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Polymorphisms in the gene encoding the voltage-dependent Ca(2+) channel Ca (V)2.3 (CACNA1E) are associated with type 2 diabetes and impaired insulin secretion.

https://arctichealth.org/en/permalink/ahliterature84135
Source
Diabetologia. 2007 Dec;50(12):2467-75
Publication Type
Article
Date
Dec-2007
Author
Holmkvist J.
Tojjar D.
Almgren P.
Lyssenko V.
Lindgren C M
Isomaa B.
Tuomi T.
Berglund G.
Renström E.
Groop L.
Author Affiliation
Department of Clinical Sciences-Diabetes and Endocrinology, CRC, Malmö University Hospital MAS, Lund University, Malmo, Sweden, johan.holmkvist@med.lu.se.
Source
Diabetologia. 2007 Dec;50(12):2467-75
Date
Dec-2007
Language
English
Publication Type
Article
Abstract
AIMS/HYPOTHESIS: Glucose-stimulated insulin secretion is dependent on the electrical activity of beta cells; hence, genes encoding beta cell ion channels are potential candidate genes for type 2 diabetes. The gene encoding the voltage-dependent Ca(2+) channel Ca(V)2.3 (CACNA1E), telomeric to a region that has shown suggestive linkage to type 2 diabetes (1q21-q25), has been ascribed a role for second-phase insulin secretion. METHODS: Based upon the genotyping of 52 haplotype tagging single nucleotide polymorphisms (SNPs) in a type 2 diabetes case-control sample (n = 1,467), we selected five SNPs that were nominally associated with type 2 diabetes and genotyped them in the following groups (1) a new case-control sample of 6,570 individuals from Sweden; (2) 2,293 individuals from the Botnia prospective cohort; and (3) 935 individuals with insulin secretion data from an IVGTT. RESULTS: The rs679931 TT genotype was associated with (1) an increased risk of type 2 diabetes in the Botnia case-control sample [odds ratio (OR) 1.4, 95% CI 1.0-2.0, p = 0.06] and in the replication sample (OR 1.2, 95% CI 1.0-1.5, p = 0.01 one-tailed), with a combined OR of 1.3 (95% CI 1.1-1.5, p = 0.004 two-tailed); (2) reduced insulin secretion [insulinogenic index at 30 min p = 0.02, disposition index (D (I)) p = 0.03] in control participants during an OGTT; (3) reduced second-phase insulin secretion at 30 min (p = 0.04) and 60 min (p = 0.02) during an IVGTT; and (4) reduced D (I) over time in the Botnia prospective cohort (p = 0.05). CONCLUSIONS/INTERPRETATION: We conclude that genetic variation in the CACNA1E gene contributes to an increased risk of the development of type 2 diabetes by reducing insulin secretion.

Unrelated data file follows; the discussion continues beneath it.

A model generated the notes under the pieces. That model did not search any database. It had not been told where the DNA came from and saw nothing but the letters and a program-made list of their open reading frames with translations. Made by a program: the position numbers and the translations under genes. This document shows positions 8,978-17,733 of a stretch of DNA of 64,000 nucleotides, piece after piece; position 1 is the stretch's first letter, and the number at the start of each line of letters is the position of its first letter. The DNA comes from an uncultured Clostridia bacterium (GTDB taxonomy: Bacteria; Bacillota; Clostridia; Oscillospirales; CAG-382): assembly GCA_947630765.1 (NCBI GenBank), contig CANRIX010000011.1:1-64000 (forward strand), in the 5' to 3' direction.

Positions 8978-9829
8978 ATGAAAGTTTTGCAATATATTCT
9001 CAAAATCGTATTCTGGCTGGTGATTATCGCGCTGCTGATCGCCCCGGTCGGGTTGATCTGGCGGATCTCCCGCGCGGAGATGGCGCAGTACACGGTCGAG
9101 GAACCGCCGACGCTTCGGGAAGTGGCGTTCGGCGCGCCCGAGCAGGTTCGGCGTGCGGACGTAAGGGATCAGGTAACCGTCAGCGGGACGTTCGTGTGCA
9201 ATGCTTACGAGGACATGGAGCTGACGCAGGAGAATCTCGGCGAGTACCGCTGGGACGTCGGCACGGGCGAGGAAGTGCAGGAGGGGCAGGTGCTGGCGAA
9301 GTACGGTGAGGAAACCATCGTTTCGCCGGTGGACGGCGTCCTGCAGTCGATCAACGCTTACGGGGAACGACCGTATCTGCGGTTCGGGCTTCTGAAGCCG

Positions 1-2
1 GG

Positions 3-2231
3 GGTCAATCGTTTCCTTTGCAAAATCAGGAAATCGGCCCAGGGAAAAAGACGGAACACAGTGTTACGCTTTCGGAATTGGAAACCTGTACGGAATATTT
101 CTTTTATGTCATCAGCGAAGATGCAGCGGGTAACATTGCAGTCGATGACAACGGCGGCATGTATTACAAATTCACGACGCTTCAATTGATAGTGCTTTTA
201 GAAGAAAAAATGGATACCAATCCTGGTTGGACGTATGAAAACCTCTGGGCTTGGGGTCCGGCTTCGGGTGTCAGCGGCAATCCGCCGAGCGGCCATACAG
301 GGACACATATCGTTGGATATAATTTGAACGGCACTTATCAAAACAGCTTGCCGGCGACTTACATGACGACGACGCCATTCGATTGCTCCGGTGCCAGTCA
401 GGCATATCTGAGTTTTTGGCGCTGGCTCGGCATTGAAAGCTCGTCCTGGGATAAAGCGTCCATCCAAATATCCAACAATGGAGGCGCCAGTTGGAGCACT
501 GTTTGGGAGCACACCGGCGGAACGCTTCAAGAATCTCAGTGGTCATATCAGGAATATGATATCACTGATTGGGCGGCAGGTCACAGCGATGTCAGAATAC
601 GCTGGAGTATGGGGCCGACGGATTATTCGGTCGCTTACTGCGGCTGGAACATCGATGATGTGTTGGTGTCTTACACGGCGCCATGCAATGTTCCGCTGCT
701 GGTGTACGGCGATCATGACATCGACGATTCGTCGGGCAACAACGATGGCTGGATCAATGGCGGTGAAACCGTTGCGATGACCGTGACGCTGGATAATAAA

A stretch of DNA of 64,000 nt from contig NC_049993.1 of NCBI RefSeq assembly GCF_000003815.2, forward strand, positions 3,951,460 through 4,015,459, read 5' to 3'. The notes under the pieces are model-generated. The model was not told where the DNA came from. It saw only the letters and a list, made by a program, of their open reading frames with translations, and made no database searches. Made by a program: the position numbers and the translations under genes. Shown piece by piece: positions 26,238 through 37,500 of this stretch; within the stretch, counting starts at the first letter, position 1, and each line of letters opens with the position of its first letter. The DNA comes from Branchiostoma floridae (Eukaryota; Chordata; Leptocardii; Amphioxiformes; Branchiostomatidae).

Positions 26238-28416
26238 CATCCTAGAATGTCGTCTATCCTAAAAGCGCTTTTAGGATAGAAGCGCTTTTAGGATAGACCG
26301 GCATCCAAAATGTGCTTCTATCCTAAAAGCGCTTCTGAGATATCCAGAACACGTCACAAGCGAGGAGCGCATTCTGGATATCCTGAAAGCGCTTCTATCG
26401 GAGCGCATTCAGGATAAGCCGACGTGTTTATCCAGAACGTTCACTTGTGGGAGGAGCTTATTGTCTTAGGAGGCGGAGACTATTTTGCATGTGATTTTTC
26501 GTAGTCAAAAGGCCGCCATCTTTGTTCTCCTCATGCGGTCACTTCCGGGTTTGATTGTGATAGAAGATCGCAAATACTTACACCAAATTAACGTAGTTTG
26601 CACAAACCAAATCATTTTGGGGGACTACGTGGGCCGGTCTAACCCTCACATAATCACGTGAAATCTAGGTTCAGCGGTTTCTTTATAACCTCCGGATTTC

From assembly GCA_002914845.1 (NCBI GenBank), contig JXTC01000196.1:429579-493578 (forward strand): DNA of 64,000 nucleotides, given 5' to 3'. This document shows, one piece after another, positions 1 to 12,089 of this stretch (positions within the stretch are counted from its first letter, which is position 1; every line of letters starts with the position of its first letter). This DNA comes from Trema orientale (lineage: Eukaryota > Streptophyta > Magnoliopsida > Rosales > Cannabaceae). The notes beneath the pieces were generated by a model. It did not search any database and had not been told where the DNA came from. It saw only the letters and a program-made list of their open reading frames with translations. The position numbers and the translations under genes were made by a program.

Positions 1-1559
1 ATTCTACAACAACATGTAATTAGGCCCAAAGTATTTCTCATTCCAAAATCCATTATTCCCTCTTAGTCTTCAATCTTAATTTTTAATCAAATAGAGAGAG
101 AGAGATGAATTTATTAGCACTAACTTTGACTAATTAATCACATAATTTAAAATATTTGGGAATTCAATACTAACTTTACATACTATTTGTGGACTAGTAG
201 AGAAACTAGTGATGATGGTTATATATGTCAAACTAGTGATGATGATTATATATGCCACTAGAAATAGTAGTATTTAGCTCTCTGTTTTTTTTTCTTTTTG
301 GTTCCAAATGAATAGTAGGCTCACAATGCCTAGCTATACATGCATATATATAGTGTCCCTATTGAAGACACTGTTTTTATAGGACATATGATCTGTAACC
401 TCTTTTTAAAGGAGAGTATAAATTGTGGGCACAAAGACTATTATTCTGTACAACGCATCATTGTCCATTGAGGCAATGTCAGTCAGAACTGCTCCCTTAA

PubMed ID
17934712 View in PubMed
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Population structure in contemporary Sweden--a Y-chromosomal and mitochondrial DNA analysis.

https://arctichealth.org/en/permalink/ahliterature91037
Source
Ann Hum Genet. 2009 Jan;73(1):61-73
Publication Type
Article
Date
Jan-2009
Author
Lappalainen T.
Hannelius U.
Salmela E.
von Döbeln U.
Lindgren C M
Huoponen K.
Savontaus M-L
Kere J.
Lahermo P.
Author Affiliation
Finnish Genome Center, Institute for Molecular Medicine Finland, University of Helsinki, Tukholmankatu 8, P.O. Box 20, 00014 Helsinki, Finland.
Source
Ann Hum Genet. 2009 Jan;73(1):61-73
Date
Jan-2009
Language
English
Publication Type
Article
Keywords
Child
Chromosomes, Human, Y - genetics
DNA, Mitochondrial - genetics
European Continental Ancestry Group - genetics
Female
Genetics, Population
Genotype
Humans
Male
Polymorphism, Single Nucleotide
Sweden
Abstract
A population sample representing the current Swedish population was analysed for maternally and paternally inherited markers with the aim of characterizing genetic variation and population structure. The sample set of 820 females and 883 males were extracted and amplified from Guthrie cards of all the children born in Sweden during one week in 2003. 14 Y-chromosomal and 34 mitochondrial DNA SNPs were genotyped. The haplogroup frequencies of the counties closest to Finland, Norway, Denmark and the Saami region in the north exhibited similarities to the neighbouring populations, resulting from the formation of the Swedish nation during the past millennium. Moreover, the recent immigration waves of the 20th century are visible in haplogroup frequencies, and have led to increased diversity and divergence of the major cities. Signs of genetic drift can be detected in several counties in northern as well as in southern Sweden. With the exception of the most drifted subpopulations, the population structure in Sweden appears mostly clinal. In conclusion, our study yielded valuable information of the structure of the Swedish population, and demonstrated the usefulness of biobanks as a source of population genetic research. Our sampling strategy, nonselective on the current population rather than stratified according to ancestry, is informative for capturing the contemporary variation in the increasingly panmictic populations of the world.
PubMed ID
19040656 View in PubMed
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